When we use tools, we open up new worlds of possibility.  A hammer brought forth the possibility of the home you may live in today.  A knife allows a human to pre-digest their food, cutting it into smaller sections to aid in digestion.  When we began to tame fire, we again made our own process of digestion easier.  The invention of gunpowder, led to the rifle, which made harvesting game to eat even easier.  Each tool has opened up new possibilities for the human race to survive.

This knowledge comes at a price, however.  Or perhaps I should say this knowledge comes with a choice.  The tools we use in our daily lives, can so often be used to destroy possibility as they can be used to create it.  In fact, each tool I named above can be easily used to kill another human, to snuff out the possibilities that exist in that person.  We live in a world where our power grows daily, as new tools are developed that allow us to bring forth new life, or new death.  These tools can bring peace, or they can take it away.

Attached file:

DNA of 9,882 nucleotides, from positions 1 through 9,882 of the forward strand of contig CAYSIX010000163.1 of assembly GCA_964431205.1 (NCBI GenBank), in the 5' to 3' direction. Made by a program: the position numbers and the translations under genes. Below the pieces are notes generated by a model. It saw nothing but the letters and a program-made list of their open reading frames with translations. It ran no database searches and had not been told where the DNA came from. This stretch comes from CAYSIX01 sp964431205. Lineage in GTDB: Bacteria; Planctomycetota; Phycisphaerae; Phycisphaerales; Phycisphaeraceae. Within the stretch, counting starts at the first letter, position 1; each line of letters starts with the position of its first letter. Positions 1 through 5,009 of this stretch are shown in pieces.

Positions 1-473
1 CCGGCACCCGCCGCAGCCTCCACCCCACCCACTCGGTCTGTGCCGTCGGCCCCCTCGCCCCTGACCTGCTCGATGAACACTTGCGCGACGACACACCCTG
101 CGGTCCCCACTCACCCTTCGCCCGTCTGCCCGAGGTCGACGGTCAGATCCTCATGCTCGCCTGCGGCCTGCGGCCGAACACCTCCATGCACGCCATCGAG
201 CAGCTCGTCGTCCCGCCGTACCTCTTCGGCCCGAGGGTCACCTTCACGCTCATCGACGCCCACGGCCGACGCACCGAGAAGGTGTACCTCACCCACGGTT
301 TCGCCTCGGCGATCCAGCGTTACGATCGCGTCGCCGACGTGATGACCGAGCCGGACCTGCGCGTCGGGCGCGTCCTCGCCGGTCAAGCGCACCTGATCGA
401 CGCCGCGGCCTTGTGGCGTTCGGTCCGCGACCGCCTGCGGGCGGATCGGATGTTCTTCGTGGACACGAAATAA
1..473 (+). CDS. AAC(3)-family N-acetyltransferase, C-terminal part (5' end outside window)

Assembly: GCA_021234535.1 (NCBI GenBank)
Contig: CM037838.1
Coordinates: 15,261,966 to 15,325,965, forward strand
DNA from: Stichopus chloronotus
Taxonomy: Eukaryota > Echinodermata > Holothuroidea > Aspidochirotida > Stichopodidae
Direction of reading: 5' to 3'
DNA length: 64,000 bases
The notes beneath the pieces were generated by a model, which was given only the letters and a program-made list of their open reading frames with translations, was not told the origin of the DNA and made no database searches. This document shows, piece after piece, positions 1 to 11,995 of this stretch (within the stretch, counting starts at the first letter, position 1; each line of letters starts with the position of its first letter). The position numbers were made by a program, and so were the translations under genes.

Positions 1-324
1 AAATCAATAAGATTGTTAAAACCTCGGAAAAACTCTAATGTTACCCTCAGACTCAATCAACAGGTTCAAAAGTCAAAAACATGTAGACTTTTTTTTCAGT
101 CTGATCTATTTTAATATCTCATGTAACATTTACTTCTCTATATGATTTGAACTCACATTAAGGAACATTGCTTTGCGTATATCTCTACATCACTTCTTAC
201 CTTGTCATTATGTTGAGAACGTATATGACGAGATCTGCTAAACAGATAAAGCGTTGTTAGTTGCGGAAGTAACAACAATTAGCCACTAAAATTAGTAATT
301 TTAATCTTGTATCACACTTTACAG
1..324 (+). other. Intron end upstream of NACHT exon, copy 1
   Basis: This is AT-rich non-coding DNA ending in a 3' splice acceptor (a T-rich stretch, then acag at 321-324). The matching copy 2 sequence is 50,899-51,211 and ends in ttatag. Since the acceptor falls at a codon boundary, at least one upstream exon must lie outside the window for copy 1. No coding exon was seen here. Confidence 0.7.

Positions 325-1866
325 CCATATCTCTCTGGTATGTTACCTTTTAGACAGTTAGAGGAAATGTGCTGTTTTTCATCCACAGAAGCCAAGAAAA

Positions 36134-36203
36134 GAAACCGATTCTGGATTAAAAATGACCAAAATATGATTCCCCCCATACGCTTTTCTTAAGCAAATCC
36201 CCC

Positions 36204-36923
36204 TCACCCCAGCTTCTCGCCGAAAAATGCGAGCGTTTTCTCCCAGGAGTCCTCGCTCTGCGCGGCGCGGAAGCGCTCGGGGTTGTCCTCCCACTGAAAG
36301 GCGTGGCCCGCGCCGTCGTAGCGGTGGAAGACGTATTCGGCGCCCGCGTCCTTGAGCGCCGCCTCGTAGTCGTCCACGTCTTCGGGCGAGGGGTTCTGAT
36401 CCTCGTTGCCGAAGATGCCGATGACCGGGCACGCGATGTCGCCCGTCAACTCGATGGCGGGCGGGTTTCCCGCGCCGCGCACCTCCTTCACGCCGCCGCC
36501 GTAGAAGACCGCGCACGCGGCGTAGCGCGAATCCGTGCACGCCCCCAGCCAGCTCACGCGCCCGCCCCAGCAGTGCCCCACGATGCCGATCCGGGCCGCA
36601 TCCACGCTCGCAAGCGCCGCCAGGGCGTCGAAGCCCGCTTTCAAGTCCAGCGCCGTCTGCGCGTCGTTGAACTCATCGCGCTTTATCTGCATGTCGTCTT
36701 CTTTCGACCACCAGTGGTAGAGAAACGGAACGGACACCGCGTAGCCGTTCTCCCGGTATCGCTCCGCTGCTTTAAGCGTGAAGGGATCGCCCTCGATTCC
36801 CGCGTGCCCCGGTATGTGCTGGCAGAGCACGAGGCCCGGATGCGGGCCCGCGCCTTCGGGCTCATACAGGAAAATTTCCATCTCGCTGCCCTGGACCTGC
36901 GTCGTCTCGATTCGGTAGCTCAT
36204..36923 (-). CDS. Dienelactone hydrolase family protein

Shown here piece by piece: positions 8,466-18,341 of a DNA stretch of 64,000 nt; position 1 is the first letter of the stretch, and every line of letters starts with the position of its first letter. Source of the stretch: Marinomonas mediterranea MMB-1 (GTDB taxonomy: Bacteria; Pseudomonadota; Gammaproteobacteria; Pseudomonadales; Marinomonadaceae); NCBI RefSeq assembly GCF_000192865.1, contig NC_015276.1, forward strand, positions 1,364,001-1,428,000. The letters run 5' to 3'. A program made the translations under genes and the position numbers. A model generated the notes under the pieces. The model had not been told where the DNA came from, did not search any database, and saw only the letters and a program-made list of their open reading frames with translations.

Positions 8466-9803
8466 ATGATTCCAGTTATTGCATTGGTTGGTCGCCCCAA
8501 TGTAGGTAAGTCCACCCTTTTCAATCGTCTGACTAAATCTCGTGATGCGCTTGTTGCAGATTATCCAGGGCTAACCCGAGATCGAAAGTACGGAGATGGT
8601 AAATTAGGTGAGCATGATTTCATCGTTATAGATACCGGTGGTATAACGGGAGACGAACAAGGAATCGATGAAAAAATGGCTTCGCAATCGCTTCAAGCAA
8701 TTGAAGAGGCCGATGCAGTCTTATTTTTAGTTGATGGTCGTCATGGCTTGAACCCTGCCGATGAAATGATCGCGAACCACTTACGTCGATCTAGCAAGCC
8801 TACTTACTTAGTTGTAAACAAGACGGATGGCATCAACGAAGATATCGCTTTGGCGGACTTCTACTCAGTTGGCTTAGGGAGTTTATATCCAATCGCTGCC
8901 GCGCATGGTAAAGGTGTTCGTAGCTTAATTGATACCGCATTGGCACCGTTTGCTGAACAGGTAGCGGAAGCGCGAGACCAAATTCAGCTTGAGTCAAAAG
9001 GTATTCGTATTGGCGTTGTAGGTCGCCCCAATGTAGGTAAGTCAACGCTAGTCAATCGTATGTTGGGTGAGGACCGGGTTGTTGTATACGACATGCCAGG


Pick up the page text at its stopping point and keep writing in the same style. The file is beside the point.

So do we bring the ban hammer down on, well, hammers?  Or do we accept the inherent risk of the hammer, to take advantage of the tremendous opportunity presented to us by it?  That decision has already been made in history.  We know that the good of the hammer will outweigh the bad if we as a society teach young children that it is wrong to use the hammer for evil.  The decision has already been made for the hammer, but there are new tools being invented every day, for which this type of decision will need to be made by society.

I have recently begun using a new tool that has opened up an entire new set of possibilities for me, but that also has a terrible destructive potential.  This tool can help find a lost hiker in the woods, or it can be used to spy on your sunbathing neighbor.  This tool can be used to deliver medicines to remote villages, or it can be used to deliver guided munitions in a precision strike.  This tool can be used to study fragile habitats, or used to destroy them.

I’m speaking about my sUAV, more commonly known as a drone.